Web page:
Parisot was driven to expand the cello repertoire, premiering numerous works for the instrument. Reacting to his 1966 premiere of Donald Martino’s Parisonatina al’Dodecafonia, composed for and dedicated to him, The Boston Globe declared, “There is probably no cellist that can equal Parisot’s dazzling achievement.” The New York Times weighed in, saying, “Those at this performance are not going to forget [Parisot’s] feat overnight.”

Parisot is one of the rare musicians who has loved teaching as much as he has loved playing. In 1958, he joined the faculty at the Yale School of Music. Along the way, in 1983, Parisot founded the Yale Cellos, an ensemble that has earned international acclaim for its rich sound, stunning virtuosity, beloved recordings, and numerous additions to the cello-ensemble literature. In 1988, Parisot closed out a remarkable performing career and dedicated himself fully to teaching. He was named the Samuel Sanford Professor of Music at Yale in 1994, and, in 2002, received the Gustave Stoeckel Award, the Yale School of Music’s most prestigious honor.

Throughout his career, Parisot viewed his students as family. “I have a great, great joy in teaching these people,” he said in 2017. “Those are my children … I see in them me, when (I) was young, and I want to see them succeed. I am very severe, because I care about them. I tell my students, ‘Your future depends on you. You’ve got to believe in yourself. You can do it. But only you can do it. I can only help you.”

Parisot did not want his students to imitate him as a player; instead he encouraged them to be themselves. “He told me that the highest aspiration of any teacher is to bring out each student’s individual character,” cellist Eric Adamshick ’17MM ’18MMA said. Discovering each student’s unique voice often meant finding new ways of approaching a piece of music. As Parisot said to Kirshbaum in an interview with The Strad, “I learn from my own students. Every day they surprise me. They come and do something, and I think, ‘Why didn’t I do that before? I never thought about that.’”

Parisot has long been known as a generous, passionate, forthright, and rigorous mentor. In addition to Kirshbaum, his former students include Jian Wang ’88CERT, Roman Jablonsky ’74MM, Shauna Rolston ’91BA ’93MM, and Carter Brey ’79. Parisot has called his students’ successes “an incredible pleasure.” He has taken a great interest in them as individuals and encouraged them to develop their own personalities, onstage and off. “I try to make students believe in themselves,” he said, “and that includes without the cello.”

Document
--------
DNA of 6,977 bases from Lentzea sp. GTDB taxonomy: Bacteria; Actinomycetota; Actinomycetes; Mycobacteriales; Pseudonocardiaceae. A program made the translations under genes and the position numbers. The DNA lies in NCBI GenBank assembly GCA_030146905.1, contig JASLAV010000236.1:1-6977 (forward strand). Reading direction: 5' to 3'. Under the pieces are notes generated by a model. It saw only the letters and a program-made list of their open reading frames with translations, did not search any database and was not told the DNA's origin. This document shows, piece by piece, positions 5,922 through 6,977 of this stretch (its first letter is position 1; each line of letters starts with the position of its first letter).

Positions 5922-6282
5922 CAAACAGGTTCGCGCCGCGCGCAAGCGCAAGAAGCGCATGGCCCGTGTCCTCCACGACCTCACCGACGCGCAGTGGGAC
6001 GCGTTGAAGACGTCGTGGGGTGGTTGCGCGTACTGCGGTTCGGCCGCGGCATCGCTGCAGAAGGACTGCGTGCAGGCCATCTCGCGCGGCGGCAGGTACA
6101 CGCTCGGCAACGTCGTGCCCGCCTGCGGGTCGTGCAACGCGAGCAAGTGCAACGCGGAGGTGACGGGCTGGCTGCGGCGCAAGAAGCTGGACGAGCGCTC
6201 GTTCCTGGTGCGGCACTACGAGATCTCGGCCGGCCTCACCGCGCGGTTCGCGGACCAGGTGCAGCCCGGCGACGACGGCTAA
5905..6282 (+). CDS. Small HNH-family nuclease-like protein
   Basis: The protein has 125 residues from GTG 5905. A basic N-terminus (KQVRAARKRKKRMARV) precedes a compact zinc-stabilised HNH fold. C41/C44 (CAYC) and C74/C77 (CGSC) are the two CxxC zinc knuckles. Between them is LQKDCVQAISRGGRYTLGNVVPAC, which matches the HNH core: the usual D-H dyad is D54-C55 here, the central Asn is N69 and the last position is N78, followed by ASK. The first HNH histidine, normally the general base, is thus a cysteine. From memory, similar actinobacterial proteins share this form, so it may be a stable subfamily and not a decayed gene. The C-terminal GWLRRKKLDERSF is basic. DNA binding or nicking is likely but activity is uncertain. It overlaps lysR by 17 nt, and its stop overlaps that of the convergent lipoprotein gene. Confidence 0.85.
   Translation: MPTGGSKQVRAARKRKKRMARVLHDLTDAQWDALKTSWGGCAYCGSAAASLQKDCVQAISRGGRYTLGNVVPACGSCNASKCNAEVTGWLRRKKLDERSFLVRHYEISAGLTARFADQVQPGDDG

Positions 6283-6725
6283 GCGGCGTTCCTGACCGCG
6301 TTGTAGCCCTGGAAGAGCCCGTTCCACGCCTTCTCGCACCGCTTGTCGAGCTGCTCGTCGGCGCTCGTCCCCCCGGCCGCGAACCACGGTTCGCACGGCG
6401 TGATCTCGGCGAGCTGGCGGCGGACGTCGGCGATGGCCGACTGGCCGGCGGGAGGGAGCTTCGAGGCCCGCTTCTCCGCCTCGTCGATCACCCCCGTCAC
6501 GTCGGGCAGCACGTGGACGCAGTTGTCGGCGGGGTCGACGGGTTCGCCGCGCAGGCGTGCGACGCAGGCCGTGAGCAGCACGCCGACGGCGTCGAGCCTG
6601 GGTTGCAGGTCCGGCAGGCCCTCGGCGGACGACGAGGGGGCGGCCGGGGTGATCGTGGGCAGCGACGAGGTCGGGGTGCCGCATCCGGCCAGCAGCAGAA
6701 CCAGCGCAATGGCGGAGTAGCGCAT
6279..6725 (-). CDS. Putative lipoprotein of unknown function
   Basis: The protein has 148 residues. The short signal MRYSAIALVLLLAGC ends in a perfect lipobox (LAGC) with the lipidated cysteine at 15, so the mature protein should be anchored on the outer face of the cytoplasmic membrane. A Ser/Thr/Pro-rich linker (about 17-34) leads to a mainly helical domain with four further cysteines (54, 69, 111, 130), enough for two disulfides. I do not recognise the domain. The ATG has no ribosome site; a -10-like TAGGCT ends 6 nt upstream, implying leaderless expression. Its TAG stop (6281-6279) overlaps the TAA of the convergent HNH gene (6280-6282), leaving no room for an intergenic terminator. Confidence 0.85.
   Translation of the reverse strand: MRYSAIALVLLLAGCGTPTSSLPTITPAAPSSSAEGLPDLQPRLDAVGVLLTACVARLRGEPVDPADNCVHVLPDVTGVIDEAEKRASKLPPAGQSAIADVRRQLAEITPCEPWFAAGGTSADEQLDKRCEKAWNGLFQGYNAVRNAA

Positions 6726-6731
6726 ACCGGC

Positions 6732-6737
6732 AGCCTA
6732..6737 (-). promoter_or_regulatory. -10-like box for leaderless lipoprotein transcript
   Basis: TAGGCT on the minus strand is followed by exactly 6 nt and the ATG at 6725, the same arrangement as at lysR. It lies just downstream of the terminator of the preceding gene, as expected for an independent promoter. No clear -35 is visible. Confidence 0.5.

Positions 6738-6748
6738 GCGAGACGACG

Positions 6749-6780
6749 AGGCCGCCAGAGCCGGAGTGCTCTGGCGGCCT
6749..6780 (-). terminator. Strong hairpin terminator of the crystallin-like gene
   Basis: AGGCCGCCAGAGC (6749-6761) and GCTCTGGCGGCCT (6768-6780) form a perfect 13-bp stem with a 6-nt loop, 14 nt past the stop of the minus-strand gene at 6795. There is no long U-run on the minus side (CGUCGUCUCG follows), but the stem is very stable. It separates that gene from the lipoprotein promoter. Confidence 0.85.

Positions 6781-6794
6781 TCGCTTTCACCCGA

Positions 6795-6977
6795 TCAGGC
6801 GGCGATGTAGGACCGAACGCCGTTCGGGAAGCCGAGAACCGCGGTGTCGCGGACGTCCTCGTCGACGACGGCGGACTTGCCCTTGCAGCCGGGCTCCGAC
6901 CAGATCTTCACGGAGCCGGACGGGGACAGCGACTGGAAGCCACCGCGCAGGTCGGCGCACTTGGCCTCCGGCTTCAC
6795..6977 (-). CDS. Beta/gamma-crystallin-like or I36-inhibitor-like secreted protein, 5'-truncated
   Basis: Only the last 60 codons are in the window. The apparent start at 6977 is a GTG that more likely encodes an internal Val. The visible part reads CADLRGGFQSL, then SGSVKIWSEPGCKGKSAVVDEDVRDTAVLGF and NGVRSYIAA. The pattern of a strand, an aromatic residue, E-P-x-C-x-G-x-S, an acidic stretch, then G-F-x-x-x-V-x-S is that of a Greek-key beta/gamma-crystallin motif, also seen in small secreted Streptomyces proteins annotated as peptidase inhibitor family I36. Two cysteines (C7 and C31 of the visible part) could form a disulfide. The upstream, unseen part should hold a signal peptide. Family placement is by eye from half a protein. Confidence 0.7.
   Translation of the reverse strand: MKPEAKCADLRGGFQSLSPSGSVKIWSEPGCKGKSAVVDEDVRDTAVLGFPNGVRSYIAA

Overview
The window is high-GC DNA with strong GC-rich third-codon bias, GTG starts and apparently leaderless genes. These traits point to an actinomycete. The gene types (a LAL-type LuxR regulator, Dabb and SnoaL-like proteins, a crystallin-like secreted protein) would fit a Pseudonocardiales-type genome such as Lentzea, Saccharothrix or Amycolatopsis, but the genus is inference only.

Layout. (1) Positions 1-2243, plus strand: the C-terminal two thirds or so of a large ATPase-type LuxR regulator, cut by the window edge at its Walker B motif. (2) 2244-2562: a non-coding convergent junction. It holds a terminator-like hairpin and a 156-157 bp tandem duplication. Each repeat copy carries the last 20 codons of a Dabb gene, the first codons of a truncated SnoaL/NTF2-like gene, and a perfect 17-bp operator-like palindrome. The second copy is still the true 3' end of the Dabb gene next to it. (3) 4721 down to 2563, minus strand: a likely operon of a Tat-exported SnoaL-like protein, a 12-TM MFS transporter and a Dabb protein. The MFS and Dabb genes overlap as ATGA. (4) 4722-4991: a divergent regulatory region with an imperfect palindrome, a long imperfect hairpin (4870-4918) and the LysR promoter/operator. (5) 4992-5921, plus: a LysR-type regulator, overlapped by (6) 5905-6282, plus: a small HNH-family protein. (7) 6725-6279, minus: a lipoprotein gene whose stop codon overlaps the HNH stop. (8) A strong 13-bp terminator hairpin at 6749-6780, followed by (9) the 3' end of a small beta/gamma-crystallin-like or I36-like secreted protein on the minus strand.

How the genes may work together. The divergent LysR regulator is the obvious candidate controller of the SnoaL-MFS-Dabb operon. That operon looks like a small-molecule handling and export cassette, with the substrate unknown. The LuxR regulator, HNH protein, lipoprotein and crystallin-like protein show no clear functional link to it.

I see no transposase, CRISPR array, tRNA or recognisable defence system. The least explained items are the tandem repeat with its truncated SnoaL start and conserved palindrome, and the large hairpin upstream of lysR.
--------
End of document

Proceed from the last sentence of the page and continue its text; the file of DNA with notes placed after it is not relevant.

Parisot’s creativity has not been limited to the performing arts. He has produced a significant number of paintings, describing his process as “painting by ear.” His visual artwork exudes his love of color and texture and in that way is reminiscent of his cello playing. Many of his works have been exhibited in concert halls and galleries around the world. He has given away many of his paintings, selling them at Yale Cellos concerts and other special events, donating the proceeds to a travel fund that he founded for YSM students.

Jenny Kwak ’17MM ’18MMA was nervous during her first lesson with Parisot. “All I could listen for were my technical mistakes,” Kwak said. “I wasn’t making any music. He stopped me and asked, ‘What are you so scared of? Do you believe in yourself?’ Surprised to hear the unexpected questions, I couldn’t answer him. He told me, ‘The most important thing is to believe in yourself.’ He showed me his paintings around the studio, and said, ‘When I created these paintings, they weren’t planned at all. I was inspired, and that’s what helped me to paint.’” The lesson learned, Kwak said, is that playing the cello is not about proving anything to the world or even to herself. It is about making something from inspiration.

As he said to Ralph Kirshbaum ’68BA, one of his most well-known students, in an interview with The Strad, “I learn from my own students. Every day they surprise me. They come and do something, and I think, ‘Why didn’t I do that before? I never thought about that.’”